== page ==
Ann Louise Gittleman studied with some of the great nutritionists of the Twentieth century and has a background in both clinical and alternative health care. In the early 1980s she was the director of nutrition at the Pritkin Longevity Center.
She now consults for various organizations, corporations, and spas all over the country, including Uni Key Health Systems in Bozeman, Montana. She has written nine books, including Guess What Came to Dinner: Parasites and Your Health.
Why do you study parasites?
In 1974 I studied with a naturopathic physician in Albuquerque, New Mexico. She explained that parasites are probably the most unsuspected cause of disease among human beings.
Oftentimes problems like immune dysfunction, juvenile-onset diabetes, hypoglycemia, constipation, diarrhea, depression, and liver or lung difficulties can be cleared up if parasites are eliminated from the sy–stem.
Aren't parasites mostly a third-world concern?
Parasites are a concern right here in the United States because so many factors, including international travel, expose us to these unseen invaders. Contaminated water is probably one of the biggest carriers of parasites. Other unsuspected sources are exotic,
undercooked foods like sushi. And according to the New England Journal of Medicine, humans can become infected with at least thirty parasitic illnesses from their pets.
Parasites have created a hidden epidemic and people don't even suspect they exist. One of the top parasitologists in the country told me that seventy to eighty percent of his patients have one or more parasites.
If parasites are so prevalent, why haven't they been recognized as a leading cause of disease?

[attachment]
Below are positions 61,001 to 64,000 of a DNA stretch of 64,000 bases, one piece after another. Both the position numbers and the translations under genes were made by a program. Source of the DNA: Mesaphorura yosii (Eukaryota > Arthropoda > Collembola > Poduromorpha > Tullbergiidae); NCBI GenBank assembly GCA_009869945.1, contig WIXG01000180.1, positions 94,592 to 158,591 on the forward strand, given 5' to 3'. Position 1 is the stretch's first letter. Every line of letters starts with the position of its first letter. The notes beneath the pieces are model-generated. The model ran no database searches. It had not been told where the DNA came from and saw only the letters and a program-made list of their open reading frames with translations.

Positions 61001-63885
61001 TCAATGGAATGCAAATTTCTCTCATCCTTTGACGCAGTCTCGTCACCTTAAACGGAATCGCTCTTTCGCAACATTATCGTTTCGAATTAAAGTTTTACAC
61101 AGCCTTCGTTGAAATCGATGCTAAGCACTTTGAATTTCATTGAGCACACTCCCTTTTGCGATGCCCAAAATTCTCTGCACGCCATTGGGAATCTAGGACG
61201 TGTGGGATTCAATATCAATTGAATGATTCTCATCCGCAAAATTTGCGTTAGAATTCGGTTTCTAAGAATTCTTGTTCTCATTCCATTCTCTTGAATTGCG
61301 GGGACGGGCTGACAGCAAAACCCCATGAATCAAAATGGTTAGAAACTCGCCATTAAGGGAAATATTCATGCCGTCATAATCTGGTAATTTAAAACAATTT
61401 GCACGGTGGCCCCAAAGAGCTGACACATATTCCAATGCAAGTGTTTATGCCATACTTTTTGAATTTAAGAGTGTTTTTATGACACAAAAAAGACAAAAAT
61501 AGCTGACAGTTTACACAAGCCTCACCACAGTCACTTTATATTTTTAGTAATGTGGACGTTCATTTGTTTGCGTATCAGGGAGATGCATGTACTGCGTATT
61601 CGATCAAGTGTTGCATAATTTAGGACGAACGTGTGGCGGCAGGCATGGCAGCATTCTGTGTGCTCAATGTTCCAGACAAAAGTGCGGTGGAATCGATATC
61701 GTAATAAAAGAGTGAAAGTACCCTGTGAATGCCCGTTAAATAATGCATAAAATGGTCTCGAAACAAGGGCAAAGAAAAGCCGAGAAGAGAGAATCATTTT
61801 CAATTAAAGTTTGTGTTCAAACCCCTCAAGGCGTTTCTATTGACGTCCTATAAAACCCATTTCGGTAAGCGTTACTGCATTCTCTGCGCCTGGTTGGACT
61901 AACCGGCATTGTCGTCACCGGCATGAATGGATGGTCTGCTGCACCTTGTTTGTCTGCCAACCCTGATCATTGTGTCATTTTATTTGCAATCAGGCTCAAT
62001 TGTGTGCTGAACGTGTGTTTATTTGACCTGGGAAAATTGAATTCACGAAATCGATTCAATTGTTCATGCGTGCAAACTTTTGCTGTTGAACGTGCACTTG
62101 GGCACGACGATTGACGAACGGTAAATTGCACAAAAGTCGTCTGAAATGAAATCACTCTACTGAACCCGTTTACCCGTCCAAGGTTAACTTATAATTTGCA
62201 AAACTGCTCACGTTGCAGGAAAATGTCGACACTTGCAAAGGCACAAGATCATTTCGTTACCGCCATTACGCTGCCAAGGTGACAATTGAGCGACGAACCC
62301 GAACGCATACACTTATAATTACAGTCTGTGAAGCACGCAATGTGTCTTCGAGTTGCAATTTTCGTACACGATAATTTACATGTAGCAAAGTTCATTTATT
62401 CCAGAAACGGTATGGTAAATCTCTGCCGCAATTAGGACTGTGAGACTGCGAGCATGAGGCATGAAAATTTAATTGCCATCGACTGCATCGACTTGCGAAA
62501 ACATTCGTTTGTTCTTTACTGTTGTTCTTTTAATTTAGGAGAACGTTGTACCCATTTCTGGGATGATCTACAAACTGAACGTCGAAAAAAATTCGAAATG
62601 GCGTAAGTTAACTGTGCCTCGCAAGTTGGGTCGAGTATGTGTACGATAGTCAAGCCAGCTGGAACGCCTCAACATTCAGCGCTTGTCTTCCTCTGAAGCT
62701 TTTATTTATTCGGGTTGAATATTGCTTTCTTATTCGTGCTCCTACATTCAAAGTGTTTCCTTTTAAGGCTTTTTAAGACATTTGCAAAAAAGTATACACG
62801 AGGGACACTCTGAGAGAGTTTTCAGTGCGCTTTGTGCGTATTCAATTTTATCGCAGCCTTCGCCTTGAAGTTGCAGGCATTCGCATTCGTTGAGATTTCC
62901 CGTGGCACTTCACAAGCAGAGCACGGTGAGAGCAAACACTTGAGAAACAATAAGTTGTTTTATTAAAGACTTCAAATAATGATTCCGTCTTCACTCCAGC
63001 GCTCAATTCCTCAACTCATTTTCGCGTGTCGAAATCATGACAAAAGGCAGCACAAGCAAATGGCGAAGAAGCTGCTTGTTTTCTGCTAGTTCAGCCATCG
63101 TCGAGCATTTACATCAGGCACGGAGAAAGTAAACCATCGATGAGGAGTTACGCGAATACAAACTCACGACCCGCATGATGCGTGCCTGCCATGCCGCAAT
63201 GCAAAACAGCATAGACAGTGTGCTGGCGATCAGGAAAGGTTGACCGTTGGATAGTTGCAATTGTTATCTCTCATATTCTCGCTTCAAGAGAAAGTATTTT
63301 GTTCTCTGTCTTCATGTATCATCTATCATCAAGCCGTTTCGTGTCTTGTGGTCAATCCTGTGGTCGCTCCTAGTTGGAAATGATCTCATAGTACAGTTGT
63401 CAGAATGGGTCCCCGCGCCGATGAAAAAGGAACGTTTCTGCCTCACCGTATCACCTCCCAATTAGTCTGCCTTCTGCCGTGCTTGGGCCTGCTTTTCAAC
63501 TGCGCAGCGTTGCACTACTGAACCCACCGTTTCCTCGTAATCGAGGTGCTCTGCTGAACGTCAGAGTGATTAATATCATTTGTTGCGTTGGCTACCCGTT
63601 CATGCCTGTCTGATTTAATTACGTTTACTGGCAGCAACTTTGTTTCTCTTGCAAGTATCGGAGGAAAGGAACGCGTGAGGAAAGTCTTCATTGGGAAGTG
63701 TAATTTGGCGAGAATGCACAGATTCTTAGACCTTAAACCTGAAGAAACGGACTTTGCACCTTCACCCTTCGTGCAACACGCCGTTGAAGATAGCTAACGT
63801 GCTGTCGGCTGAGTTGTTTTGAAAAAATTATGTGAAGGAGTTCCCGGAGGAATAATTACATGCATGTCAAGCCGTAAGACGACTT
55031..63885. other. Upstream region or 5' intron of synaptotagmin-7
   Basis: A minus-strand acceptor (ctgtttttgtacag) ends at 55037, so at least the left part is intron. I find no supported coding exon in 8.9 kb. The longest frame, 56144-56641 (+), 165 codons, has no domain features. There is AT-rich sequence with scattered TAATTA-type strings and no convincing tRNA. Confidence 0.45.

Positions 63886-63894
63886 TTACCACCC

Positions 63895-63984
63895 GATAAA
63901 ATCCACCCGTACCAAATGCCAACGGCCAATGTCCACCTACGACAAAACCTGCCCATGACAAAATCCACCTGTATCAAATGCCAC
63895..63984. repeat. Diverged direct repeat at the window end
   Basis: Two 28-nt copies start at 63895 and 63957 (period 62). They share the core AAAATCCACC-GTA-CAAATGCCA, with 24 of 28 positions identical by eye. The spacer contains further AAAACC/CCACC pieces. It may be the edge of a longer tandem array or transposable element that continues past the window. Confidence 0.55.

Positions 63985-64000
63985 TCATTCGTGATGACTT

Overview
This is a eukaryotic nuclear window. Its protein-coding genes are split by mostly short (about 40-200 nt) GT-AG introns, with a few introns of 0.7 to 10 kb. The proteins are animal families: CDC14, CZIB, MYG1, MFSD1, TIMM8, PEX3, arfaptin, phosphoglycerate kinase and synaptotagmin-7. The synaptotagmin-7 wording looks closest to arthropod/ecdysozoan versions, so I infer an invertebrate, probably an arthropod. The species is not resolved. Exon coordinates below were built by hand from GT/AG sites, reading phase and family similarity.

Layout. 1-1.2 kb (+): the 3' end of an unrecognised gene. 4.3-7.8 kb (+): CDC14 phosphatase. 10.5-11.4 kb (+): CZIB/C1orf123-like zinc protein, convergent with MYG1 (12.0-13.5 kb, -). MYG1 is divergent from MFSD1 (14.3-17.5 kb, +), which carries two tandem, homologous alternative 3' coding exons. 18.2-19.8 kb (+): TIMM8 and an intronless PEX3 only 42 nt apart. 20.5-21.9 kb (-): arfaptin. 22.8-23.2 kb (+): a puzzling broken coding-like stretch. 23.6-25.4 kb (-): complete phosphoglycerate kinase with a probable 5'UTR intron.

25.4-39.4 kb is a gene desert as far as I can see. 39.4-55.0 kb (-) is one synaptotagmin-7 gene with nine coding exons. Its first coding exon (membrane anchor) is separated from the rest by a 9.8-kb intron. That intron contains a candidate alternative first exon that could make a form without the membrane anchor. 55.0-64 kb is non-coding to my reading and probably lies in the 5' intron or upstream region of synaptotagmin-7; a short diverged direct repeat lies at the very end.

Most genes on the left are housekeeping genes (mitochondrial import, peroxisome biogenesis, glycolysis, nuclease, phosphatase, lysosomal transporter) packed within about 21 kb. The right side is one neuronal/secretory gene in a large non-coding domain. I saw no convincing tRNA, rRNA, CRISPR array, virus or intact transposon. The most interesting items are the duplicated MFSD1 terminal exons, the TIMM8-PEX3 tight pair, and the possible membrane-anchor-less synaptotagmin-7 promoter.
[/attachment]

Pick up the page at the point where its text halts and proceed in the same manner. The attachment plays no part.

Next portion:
For several reasons, all of which relate to the belief that parasites are not a concern in the United States. The symptoms of parasitic illnesses are very similar to the symptoms of other diseases. Parasites are known as the great masquerades.
For example, what appears to be ulcerative colitis can actually be an amoebae infection in the colon. The acid-reflux condition so prevalent today may also be dramatically connected to Giardia. Even gallbladder problems can come from protozoa.
And it's my estimation that many of these hyperactive kids on Ritalin probably need to he deformed.
What are some of the symptoms of parasites?
They can affect us in different ways. It all depends on your particular Achilles heel. For a water-borne disease, the first symptom would probably be a problem in the gastrointestinal tract, sometimes watery diarrhea that can last several weeks.
Often children come down with this symptom when they're in day-care centers, which is another place parasites can spread. Other symptoms might include abdominal cramps, nausea, very foul smelling gas, or a low-grade fever. How long symptoms persist ail depends on how the body's inner environment is handling the problem. But as we become overloaded with toxins from many sources—bacteria, viruses, yeast— we find that our resistance lowers.
How do we treat parasites?